ALOK says part of the work they’re committed to is talking about how to overcome trauma, and understanding that trauma often is the root cause of some of the attacks against the LGBTQ community.
“When I look at the rise of transphobia over the past few years — the fact that there are 39 states in the country right now that have anti-trans legislation targeting trans young people — I understand that what’s happening there is unprocessed trauma. People are so afraid of trans people because they are afraid of themselves, and what we are is a mirror. We show that there are forms of creative expression that other people were taught they had to annihilate in order to be loved. We are asking to be loved in our difference, when everyone else has only been told that they could be loved by assimilating.
“So I think the next step of healing, which I would really like to see more, is committing to compassion and recognizing that compassion is not the same thing as enabling people, but it’s about empathizing with why people are the way that they are.
ALOK says they have tried to learn compassion for those who attack the LGBTQ community.
“What I noticed is that when I started to seriously prioritize my healing, I no longer really held onto bitterness or resentment. Of course I experience anger, but it’s not my predominant frame,” they say. “I’ve unlocked a kind of love and compassion and mercy for all people because everyone makes sense when we learn trauma.
“I think for a long part of my life, I didn’t understand that healing was political, and now I understand healing to be extremely political work because the reason that we target one another and we siphon so much vitriol to one another, is because we haven’t done that healing. I think about the people in my comment sections and I’m just like, ‘Dang, they must have been through a lot and they’re asking for help.’ When we come for one another, we’re asking for help.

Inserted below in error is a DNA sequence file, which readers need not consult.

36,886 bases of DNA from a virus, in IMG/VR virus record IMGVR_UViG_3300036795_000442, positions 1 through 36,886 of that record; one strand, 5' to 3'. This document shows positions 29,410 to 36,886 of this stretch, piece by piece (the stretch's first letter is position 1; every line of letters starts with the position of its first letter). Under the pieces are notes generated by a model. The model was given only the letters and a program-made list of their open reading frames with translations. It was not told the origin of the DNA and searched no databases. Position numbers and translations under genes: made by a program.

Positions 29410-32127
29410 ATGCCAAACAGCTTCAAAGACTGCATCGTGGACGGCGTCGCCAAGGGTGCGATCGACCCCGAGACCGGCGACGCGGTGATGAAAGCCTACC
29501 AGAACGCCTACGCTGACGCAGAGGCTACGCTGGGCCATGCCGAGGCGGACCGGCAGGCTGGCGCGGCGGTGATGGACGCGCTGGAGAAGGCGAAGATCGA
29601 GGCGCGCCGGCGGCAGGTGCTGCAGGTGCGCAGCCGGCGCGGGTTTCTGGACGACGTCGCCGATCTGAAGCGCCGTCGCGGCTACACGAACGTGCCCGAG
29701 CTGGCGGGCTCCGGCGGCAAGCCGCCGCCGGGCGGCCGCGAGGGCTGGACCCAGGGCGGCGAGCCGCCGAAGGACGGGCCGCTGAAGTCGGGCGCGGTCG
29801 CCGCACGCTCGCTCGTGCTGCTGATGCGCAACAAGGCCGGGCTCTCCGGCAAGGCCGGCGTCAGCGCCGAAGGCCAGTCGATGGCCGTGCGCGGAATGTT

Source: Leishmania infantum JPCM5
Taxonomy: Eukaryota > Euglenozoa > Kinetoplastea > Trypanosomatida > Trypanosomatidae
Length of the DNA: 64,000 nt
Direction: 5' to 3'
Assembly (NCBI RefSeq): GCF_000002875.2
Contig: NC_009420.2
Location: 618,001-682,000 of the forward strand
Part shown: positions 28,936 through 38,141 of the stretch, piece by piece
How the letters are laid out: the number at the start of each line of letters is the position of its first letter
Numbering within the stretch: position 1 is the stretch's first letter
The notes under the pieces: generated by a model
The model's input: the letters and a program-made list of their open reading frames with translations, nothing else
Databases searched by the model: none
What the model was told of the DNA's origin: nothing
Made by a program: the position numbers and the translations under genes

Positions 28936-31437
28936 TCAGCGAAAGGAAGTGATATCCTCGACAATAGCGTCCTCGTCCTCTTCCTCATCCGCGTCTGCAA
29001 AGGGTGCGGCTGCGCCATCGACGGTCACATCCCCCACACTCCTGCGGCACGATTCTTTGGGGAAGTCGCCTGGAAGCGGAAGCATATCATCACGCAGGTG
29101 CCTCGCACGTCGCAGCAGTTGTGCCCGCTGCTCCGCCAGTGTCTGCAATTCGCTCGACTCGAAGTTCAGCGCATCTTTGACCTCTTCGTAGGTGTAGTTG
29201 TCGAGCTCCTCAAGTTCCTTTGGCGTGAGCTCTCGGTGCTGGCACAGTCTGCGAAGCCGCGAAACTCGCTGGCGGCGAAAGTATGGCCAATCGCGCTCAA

“So I feel compassion for them because so often I’m marketed as the oppressed one, but I’m living life on my own terms, I’m not wearing someone else’s uniform.”
METRO WEEKLY: How would you introduce yourself to someone unfamiliar with your work, who is meeting you for the first time?
ALOK: I would say my name is ALOK and I’m an artist and I’m trying to create a world where we can talk in public about the things that we care the most about and where we learn how to love one another again. I would say that I’m a poet and that doesn’t mean that I just write poetry, it means that I live it. And I would say that I’m trying my best to hold onto hope and to challenge cynicism and to actually make a difference in the world.
MW: Let’s talk about your childhood.
ALOK: I grew up in a small town in Texas called College Station, Texas, where I spent the first 18 years of my life. I think it was really foundational for me because I was made to feel my difference really early on, in all forms, and that confronted me with that huge existential question of, “Who am I?”